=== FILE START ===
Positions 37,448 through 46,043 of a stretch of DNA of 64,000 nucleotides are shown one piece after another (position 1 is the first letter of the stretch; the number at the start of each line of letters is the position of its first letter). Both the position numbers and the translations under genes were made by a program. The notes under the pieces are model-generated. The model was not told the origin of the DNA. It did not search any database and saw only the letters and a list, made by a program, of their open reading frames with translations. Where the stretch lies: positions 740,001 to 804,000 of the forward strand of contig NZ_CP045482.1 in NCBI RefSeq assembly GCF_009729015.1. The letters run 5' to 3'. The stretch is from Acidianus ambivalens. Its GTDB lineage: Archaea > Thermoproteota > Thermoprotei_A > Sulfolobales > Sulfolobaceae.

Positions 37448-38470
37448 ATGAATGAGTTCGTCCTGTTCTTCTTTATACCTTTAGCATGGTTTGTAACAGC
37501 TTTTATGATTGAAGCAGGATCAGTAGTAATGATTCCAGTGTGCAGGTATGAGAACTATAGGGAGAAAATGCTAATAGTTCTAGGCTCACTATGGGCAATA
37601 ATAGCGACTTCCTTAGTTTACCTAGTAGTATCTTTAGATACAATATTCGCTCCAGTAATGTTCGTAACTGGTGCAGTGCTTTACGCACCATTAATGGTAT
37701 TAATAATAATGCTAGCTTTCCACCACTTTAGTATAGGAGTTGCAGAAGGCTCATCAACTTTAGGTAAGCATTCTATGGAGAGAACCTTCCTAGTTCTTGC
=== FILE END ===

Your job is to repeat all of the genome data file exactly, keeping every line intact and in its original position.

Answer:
Positions 37,448 through 46,043 of a stretch of DNA of 64,000 nucleotides are shown one piece after another (position 1 is the first letter of the stretch; the number at the start of each line of letters is the position of its first letter). Both the position numbers and the translations under genes were made by a program. The notes under the pieces are model-generated. The model was not told the origin of the DNA. It did not search any database and saw only the letters and a list, made by a program, of their open reading frames with translations. Where the stretch lies: positions 740,001 to 804,000 of the forward strand of contig NZ_CP045482.1 in NCBI RefSeq assembly GCF_009729015.1. The letters run 5' to 3'. The stretch is from Acidianus ambivalens. Its GTDB lineage: Archaea > Thermoproteota > Thermoprotei_A > Sulfolobales > Sulfolobaceae.

Positions 37448-38470
37448 ATGAATGAGTTCGTCCTGTTCTTCTTTATACCTTTAGCATGGTTTGTAACAGC
37501 TTTTATGATTGAAGCAGGATCAGTAGTAATGATTCCAGTGTGCAGGTATGAGAACTATAGGGAGAAAATGCTAATAGTTCTAGGCTCACTATGGGCAATA
37601 ATAGCGACTTCCTTAGTTTACCTAGTAGTATCTTTAGATACAATATTCGCTCCAGTAATGTTCGTAACTGGTGCAGTGCTTTACGCACCATTAATGGTAT
37701 TAATAATAATGCTAGCTTTCCACCACTTTAGTATAGGAGTTGCAGAAGGCTCATCAACTTTAGGTAAGCATTCTATGGAGAGAACCTTCCTAGTTCTTGC